The Rule Of Generally Accepted Auditing Standards

911 WordsMar 15, 20154 Pages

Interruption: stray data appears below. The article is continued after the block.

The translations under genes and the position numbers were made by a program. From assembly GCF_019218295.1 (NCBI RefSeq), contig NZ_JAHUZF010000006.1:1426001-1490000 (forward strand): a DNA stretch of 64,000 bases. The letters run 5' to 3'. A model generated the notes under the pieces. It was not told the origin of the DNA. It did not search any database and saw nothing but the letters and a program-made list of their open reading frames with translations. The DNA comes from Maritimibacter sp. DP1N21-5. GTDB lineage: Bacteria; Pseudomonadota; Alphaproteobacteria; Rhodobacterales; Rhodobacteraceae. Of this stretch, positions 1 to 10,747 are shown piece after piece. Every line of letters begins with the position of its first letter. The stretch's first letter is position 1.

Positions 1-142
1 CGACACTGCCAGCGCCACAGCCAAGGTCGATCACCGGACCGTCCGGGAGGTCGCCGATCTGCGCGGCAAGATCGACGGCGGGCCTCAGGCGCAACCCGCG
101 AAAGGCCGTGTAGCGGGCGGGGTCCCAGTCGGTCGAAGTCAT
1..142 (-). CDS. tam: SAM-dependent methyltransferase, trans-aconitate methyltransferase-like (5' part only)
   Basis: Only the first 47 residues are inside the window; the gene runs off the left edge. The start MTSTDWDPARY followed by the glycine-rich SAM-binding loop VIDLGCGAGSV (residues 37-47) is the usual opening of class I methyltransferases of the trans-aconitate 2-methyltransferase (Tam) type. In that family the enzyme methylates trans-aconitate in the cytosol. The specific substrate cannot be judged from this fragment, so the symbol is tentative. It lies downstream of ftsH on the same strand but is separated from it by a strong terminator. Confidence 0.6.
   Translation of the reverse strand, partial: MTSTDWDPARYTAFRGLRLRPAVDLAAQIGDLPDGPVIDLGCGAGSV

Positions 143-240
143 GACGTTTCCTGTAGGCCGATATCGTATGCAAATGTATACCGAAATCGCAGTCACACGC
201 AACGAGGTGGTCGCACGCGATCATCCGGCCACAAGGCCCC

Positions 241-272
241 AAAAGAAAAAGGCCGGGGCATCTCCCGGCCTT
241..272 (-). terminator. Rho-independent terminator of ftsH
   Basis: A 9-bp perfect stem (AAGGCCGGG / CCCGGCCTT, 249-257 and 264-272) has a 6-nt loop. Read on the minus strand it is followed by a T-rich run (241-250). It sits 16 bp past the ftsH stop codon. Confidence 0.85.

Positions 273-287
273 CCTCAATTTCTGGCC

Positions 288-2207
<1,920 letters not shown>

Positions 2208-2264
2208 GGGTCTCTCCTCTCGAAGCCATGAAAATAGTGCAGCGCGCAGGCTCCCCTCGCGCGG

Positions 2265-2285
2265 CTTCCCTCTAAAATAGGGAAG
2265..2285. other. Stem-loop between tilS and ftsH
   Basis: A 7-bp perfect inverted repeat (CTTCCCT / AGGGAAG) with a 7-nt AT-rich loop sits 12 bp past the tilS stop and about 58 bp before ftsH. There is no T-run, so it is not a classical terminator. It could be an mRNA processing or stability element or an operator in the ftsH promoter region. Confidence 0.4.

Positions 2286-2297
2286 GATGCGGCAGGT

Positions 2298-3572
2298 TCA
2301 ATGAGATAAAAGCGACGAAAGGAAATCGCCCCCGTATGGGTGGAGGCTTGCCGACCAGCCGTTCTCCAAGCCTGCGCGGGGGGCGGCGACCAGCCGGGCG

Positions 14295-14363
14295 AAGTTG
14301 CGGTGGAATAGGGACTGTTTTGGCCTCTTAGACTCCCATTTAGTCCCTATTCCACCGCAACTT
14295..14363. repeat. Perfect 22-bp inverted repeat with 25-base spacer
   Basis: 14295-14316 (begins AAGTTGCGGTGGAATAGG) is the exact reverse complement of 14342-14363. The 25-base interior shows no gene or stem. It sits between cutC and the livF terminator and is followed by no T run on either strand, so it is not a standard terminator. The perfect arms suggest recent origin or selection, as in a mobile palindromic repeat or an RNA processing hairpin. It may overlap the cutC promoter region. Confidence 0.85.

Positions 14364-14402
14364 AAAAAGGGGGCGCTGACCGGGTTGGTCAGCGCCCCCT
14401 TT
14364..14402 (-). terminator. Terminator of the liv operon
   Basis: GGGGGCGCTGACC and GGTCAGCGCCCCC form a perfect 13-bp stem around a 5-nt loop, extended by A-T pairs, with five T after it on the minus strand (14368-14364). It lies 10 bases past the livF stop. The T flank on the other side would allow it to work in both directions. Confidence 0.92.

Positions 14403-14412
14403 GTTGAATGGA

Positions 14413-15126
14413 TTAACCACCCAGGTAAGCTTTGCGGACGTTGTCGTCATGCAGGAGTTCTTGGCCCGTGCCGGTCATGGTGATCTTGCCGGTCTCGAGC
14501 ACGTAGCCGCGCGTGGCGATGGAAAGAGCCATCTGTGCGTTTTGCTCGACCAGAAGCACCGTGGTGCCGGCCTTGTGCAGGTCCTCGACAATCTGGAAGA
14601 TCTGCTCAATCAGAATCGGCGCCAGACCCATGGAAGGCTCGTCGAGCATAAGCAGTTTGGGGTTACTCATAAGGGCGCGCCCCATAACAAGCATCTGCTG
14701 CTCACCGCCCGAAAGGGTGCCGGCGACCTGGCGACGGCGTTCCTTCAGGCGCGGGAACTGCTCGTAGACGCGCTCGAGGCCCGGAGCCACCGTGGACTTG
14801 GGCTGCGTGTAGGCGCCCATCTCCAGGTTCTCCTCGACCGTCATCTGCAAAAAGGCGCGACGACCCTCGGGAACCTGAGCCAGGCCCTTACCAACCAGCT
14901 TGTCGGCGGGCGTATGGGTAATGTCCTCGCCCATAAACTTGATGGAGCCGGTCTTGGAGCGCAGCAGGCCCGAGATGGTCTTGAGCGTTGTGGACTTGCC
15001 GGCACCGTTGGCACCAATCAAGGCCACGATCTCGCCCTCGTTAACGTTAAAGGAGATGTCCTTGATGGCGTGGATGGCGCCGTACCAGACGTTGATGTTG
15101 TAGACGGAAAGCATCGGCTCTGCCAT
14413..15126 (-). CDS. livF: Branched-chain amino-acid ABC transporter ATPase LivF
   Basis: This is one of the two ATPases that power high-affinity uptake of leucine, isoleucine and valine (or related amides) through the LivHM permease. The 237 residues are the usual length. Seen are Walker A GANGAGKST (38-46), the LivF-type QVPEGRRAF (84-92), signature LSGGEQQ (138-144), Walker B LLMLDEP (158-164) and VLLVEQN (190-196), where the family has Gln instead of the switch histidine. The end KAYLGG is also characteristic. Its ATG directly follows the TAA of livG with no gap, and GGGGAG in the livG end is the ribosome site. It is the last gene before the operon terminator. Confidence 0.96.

This paper examines one of the rule of Generally Accepted Auditing Standards (GAAS), independence and discuss the shortcomings in the GAAS. Independence can be effect by many different reasons. Auditors might face challenges in applying concepts and interpretations under circumstances where in conflict with the auditor’s relationship with the audit client. To improve audit quality and protect investors’ interest, PCAOB reviews the work of public accounting firms that do audits of more than 100 public companies annually. The PCAOB’s 2008 and 2009 Reports of PricewaterhouseCoopers LLP (PWC) will be used in this paper as examples of shortcomings of time and resources devoted during an audit to bring out efficient work. One of the standards in Generally Accepted Auditing Standards is that the auditor must maintain independence in mental attitude in all matters relating to the audit. (AICPA, AU §150.09, para. 4) Independence is an essential standard for all auditors to maintain and when take on new roles. The public trusts the auditors with their proficiency and knowledge to bring more confidence to the public in reviewing companies’ financials. The accountants and auditors are consider trustworthy professionals. There are many studies that question accountants and auditors’ responsibility. Independence is one of the main challenges today and the second challenge is the inefficient functioning of account firms. The AICPA’s rule on independence prevents auditors from

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